Electric energy from wastewater sludge and foodstuff waste

The pollution of our living waters cause a considerable environmental problem all around the world. The main sources of pollution are the industry, agriculture and population. For the purpose of protecting our living waters, the primarily applied technology is wastewater treatment, whose main goal is to prevent the arrival of polluting matters in the environment. Wastewater treatment is a high energy need process, however, through the practical utilization of organic matters harmful for the environment, a very important produce, renewable energy can be produced. The method through which waste is removed, degraded and then reused and finally produce renewable energy is nothing else but anaerobe treatment. Biogas can be produced from the joint anaerobe fermentation of the high organic matter content sludge produced as a product of wastewater treatment and of the matters originating from urban and industrial organic waste, whose utilization considerably contribute to the lowering of the costs of wastewater treatment processes. The role of this efficient, cost saving and environment friendly technology has increased, since the removal of harmful matters at low costs becomes an ever more important issue in the programs of the governments of the various countries.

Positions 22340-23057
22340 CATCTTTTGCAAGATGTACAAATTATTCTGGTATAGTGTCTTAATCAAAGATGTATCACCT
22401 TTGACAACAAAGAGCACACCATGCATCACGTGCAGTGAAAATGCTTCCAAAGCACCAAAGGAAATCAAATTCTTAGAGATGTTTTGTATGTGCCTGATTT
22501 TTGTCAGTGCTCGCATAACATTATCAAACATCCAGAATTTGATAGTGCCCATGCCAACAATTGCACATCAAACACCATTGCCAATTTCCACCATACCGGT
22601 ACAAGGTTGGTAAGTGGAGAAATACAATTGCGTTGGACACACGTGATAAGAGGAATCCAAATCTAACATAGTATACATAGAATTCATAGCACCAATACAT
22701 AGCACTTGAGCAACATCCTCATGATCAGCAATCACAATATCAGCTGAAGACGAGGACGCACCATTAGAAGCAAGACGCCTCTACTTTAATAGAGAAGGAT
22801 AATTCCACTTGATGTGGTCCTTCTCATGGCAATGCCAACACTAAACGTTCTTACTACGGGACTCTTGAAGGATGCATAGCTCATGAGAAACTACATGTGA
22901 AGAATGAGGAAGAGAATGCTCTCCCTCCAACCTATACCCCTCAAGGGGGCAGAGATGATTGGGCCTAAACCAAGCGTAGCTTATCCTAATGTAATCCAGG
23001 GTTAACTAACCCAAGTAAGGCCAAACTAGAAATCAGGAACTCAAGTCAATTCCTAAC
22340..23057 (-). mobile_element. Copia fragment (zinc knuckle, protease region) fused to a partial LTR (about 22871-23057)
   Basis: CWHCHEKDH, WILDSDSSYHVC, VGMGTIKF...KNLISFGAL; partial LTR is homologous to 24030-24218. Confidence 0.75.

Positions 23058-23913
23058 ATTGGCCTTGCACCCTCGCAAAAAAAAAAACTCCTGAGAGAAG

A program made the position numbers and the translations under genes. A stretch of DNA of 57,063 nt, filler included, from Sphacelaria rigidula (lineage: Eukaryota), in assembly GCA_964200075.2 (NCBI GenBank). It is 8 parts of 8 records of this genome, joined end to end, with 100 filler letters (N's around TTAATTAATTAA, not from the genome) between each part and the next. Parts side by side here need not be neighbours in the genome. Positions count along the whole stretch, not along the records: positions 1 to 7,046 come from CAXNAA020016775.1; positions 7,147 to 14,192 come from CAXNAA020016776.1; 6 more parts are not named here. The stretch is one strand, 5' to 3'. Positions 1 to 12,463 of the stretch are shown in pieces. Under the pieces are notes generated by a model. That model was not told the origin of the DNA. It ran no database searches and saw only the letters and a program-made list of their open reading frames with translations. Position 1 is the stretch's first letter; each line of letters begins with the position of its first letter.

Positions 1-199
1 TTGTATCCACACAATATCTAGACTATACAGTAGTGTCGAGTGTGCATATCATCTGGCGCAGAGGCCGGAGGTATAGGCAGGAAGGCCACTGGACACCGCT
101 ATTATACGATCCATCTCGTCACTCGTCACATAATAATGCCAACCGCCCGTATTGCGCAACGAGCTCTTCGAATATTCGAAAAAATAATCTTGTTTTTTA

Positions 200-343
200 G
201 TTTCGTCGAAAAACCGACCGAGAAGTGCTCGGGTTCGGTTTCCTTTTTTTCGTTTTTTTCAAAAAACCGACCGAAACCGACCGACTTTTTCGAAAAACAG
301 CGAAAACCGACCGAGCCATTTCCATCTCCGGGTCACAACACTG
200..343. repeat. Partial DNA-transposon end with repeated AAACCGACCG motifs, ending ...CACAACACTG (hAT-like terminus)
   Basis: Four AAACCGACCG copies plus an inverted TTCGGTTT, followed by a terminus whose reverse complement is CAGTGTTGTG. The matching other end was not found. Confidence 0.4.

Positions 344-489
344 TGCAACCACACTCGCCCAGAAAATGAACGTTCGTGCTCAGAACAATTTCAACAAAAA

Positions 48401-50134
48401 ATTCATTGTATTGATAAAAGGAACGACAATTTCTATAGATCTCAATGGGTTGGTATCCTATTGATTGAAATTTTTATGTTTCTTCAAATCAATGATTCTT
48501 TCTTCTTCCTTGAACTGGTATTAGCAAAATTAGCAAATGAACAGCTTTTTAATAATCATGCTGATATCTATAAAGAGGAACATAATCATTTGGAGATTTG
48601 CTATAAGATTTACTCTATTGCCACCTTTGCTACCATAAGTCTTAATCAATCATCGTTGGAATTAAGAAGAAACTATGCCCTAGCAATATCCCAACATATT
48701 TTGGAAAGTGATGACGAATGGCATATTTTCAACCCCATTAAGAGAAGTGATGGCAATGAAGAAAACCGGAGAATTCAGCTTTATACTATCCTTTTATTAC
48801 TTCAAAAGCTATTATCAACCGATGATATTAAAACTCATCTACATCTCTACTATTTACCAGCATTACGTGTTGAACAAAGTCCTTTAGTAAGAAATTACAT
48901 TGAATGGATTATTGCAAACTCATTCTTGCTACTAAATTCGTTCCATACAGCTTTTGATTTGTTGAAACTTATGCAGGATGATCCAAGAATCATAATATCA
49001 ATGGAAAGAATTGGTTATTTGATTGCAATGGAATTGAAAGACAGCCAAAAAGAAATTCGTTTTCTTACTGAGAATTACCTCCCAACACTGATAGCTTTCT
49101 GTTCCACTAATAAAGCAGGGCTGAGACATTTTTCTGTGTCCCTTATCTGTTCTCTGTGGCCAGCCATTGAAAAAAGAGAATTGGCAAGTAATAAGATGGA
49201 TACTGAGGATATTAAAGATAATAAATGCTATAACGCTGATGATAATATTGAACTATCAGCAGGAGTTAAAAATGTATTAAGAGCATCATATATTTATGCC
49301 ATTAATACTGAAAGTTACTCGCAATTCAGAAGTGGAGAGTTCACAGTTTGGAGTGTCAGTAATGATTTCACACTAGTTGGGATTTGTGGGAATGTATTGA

At the South-Pest Wastewater Treatment Plant, for the purpose of producing biogas, solid and liquid organic waste is managed together with sludge originating from wastewater treatment. As a first step, we execute the degrading of organic matters in thermophilic anaerobic fermentors (operating temperature 55°C, useful volume: 2,000 m3), then in mesophilic anaerobic fermentors (operating temperature 35°C, useful volume: 3x2,600 m3), which is a quite complicated process based on the symbiotic relation of numerous strains. Hydrolytic bacteria degrade the big molecule organic compounds with their extracellular enzymes, as a result of which short carbon chain fatty acids, carbon dioxide and hydrogen gas are produced. After that, a second group of bacteria transforms the short carbon chain fatty acids into organic acids, mainly into acetous acid. Further carbon dioxide and hydrogen gas is produced during this process. Finally methanogenes produce biogas from acetous acid and hydrogen, the methane content of which exceeds 60%. At the South-Pest Wastewater Treatment Plant, the energy content of the biogas produced as described above is transformed into electric energy by two gas engine-generators (their electric performance is 494 kW and 836 kW respectively). The produced electric energy covers 90% of the plants electric needs and 100% of its thermal needs.